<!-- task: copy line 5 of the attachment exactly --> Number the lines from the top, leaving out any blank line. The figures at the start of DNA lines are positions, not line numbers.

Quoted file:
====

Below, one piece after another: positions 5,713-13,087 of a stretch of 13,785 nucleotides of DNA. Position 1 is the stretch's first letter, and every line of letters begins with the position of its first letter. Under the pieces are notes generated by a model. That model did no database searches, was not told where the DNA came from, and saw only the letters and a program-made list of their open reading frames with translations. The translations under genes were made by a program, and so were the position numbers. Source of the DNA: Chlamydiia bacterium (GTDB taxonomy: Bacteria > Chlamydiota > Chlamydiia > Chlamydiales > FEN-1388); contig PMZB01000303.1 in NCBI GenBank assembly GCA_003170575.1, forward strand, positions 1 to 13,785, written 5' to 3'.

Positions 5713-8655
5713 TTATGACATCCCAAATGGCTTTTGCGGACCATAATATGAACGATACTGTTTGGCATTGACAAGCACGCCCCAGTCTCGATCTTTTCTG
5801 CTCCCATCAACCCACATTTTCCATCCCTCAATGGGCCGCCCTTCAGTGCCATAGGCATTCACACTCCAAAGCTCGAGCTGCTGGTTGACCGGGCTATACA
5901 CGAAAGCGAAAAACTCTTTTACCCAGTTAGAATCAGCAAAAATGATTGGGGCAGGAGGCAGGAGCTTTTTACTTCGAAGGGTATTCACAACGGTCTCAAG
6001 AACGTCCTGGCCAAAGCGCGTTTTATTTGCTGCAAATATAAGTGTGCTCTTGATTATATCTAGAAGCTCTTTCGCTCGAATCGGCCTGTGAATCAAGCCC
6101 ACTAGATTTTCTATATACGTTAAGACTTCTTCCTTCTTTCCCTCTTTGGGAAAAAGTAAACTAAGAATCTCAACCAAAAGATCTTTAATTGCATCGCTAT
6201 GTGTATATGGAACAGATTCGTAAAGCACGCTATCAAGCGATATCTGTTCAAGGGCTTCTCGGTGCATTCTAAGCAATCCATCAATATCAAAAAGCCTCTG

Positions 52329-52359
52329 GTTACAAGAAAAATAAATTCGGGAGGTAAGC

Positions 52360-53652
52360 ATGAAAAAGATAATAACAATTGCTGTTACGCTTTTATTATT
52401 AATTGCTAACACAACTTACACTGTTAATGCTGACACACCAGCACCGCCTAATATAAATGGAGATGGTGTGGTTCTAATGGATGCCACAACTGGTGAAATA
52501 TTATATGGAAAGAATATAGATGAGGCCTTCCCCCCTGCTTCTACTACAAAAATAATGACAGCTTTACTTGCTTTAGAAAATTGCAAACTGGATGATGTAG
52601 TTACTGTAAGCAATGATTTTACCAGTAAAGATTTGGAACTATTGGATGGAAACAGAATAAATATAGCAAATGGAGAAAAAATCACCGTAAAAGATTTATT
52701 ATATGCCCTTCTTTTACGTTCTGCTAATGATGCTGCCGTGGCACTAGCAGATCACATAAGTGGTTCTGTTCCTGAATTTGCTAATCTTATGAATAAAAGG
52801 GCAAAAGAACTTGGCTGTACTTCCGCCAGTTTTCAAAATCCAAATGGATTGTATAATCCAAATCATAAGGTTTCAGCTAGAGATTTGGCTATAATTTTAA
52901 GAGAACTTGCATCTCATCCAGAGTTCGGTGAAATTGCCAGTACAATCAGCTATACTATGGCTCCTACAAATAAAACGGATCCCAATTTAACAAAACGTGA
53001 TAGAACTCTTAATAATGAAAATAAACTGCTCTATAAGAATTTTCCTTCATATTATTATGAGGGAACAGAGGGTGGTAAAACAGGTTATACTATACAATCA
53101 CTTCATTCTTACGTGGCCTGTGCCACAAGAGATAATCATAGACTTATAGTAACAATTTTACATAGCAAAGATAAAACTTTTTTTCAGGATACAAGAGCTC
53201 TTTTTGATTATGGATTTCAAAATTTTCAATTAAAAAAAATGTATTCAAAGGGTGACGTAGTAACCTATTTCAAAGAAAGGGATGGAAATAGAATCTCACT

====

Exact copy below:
5901 CGAAAGCGAAAAACTCTTTTACCCAGTTAGAATCAGCAAAAATGATTGGGGCAGGAGGCAGGAGCTTTTTACTTCGAAGGGTATTCACAACGGTCTCAAG